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Deconstructing an Article. Today’s Class. Review RCT summary assignment Deconstructing an article This week’s homework. RCT Summary Titles Examples of What Worked. “Research Findings Favor Pre-birth Surgery for Myelomeningocele” “Treatment Option for Spina Bifida Presents Benefits, Risks”.
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Today’s Class • Review RCT summary assignment • Deconstructing an article • This week’s homework
RCT Summary Titles Examples of What Worked • “Research Findings Favor Pre-birth Surgery for Myelomeningocele” • “Treatment Option for Spina Bifida Presents Benefits, Risks”
RCT Summary Leads Examples of What Worked • “A new study published in The New England Journal of Medicine may provide hope to pregnant women who are carrying a baby with spina bifida.” • “The results of a study funded by the National Institutes of Health and reported in the New England Journal of Medicine showed that babies with the most serious type of spina bifida, myelomeningocele, could have fewer serious or lifelong problems when their spinal defects are repaired during, rather than after, pregnancy.” • “Performing surgery in the womb can lower health risks in babies born with a form of spina bifida, according to a recent study.”
RCT Summary Closing Examples of What Worked • “So, while this study presents prenatal surgery as an improved option for treating spina bifida, it must be approached with caution given the risks.” • “You can learn more about spina bifida at March of Dimes, and at the Spina Bifida Association. You can learn more about this study at New England Journal of Medicine.”
RCT Summary - Learning Points • Use percentages when comparing absolute rates across groups • At 12 months, 40% (vs. 31 of 78) of infants in the prenatal group needed a shunt, compared to 82% (vs. 66 of 80) in the postnatal group. • Provide absolute event rates for risks, as well as benefits • Look to simplify language • prenatal vs. before birth • postnatal vs. after birth • Know that you can’t always fit everything in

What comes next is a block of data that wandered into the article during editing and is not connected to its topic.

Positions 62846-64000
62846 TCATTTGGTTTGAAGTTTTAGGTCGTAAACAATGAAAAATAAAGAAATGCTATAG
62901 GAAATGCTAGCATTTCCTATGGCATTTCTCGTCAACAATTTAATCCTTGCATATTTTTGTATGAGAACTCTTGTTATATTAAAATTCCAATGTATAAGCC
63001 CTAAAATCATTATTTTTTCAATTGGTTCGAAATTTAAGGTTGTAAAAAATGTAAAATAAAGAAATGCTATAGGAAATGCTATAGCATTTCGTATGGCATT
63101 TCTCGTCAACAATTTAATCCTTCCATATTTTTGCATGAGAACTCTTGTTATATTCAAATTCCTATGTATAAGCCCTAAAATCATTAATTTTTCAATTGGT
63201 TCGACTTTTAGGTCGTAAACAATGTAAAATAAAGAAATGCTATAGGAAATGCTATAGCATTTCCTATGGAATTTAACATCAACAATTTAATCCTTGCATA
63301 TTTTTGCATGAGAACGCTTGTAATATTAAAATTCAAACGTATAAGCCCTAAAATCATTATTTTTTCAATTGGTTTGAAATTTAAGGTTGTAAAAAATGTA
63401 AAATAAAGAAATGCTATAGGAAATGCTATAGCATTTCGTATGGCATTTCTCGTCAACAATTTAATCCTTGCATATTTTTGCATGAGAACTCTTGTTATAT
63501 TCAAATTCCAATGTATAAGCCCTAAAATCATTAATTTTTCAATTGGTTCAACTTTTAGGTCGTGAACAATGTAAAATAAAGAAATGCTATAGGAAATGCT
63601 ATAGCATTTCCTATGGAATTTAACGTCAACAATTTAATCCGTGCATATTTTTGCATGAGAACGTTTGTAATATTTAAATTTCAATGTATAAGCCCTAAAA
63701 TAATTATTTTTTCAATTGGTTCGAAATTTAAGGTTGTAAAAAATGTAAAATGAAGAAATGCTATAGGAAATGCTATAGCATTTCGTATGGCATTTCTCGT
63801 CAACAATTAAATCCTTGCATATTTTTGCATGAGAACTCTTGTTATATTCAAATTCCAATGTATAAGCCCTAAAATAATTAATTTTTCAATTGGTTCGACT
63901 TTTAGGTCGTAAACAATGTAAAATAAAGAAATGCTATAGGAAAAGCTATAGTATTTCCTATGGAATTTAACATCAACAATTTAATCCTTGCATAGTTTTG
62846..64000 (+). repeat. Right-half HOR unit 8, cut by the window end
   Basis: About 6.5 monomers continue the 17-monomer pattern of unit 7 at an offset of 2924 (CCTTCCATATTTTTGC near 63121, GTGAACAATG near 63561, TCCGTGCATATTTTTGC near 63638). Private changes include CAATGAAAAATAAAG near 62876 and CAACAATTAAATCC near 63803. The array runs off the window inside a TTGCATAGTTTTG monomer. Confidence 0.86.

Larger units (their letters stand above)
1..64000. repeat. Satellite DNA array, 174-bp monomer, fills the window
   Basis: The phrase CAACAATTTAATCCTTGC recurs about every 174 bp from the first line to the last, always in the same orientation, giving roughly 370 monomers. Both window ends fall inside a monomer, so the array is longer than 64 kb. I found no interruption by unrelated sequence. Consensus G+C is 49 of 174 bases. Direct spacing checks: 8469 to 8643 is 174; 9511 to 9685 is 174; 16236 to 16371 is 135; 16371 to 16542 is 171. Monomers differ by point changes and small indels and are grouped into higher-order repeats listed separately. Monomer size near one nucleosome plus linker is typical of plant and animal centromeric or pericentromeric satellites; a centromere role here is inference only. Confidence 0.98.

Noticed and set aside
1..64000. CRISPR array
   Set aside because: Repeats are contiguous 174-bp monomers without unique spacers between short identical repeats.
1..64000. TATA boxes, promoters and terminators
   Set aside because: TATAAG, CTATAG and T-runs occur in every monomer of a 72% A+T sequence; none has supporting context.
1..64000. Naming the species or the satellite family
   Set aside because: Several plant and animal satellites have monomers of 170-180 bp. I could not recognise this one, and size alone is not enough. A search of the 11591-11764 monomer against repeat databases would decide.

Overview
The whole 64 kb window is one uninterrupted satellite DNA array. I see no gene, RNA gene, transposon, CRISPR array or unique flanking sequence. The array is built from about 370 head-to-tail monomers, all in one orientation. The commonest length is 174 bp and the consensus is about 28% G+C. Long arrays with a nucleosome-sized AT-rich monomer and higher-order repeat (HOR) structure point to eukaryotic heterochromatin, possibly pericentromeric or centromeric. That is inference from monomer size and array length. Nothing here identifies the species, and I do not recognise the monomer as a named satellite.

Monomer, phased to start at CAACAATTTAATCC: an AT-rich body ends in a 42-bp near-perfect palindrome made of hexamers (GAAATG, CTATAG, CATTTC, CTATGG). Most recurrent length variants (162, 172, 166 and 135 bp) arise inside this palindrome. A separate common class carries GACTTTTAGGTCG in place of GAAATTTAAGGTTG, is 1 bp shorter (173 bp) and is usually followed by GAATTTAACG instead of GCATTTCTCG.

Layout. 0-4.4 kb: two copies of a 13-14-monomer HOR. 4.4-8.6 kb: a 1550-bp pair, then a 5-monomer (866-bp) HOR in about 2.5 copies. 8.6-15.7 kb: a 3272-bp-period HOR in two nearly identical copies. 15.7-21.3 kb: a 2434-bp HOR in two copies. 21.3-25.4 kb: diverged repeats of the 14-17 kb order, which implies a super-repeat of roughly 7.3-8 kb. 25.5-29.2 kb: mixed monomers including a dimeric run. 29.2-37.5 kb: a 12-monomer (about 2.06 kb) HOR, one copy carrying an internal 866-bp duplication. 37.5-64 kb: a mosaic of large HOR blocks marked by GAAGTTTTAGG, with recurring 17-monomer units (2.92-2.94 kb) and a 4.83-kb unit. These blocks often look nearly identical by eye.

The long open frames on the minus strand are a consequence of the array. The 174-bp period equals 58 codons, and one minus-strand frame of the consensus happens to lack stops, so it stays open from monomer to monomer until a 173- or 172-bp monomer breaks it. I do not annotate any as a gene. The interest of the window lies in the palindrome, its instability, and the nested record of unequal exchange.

Deconstructing an Article • Begin effectively • Explain well • Provide orientation • Provide points of entry • Present numbers and sizes effectively • Build interest • End strongly • Provide access to further information
Begin Effectively • A good beginning, or lead, engages the audience and makes clear what the piece is about. • “Simple lessons for midwives and other birth attendants in how to help a newborn start breathing and how to keep it warm could save one million babies a year, according to a study published last week.”
Begin Effectively:About Leads • A lead, or hook, lures readers, but must be related to the theme • Direct leads should be one or two sentences and have a strong noun and compelling verb • “Americans ate X hamburgers last year.” • Delayed lead length varies, but could be up to a few paragraphs • Usually followed by a “nut graph” • “On a road to the beach…something caught my eye…fast food…” • Details that back-up the lead are the heart of the story
Begin Effectively:Example Leads “Up to a quarter of all women suffer from depression during pregnancy, and many are reluctant to take antidepressants. Now a new study suggests that acupuncture may provide some relief during pregnancy, even though it has not been found to be an effective treatment against depression in general.”
Begin Effectively:Example Leads “Jonathan Nunez was 8 months old when a liver transplant saved his life. Three years later, his body rejected the transplant, attacking it so fiercely that it wasted away and vanished, leaving barely a trace. That result, seemingly a disaster, was exactly what his doctors had hoped for. They had deliberately withdrawn Jonathan’s antirejection medicine because he no longer needed the transplant. His own liver had, as planned, regenerated.”
Activity • Write two leads for your consumer article • Write two leads about the lymph node study • Axillary lymph node dissection (ALND) has been standard of care. • A randomized trial compared sentinel lymph node dissection (SLND) alone with SLND and ALND in women with breast cancer and SLN metastisis. • Results of the trial showed that 5-year overall survival was similar between the two groups (91.8% vs. 92.5%). • ALND can cause arm stiffness, pain, paresthesia, and lymphedema. • Exchange with a partner for feedback
Lymph Node Leads “Removing many lymph nodes may not be necessary in women with early breast cancer who also undergo a lumpectomy to remove the mass, followed by radiation.” • HealthDay News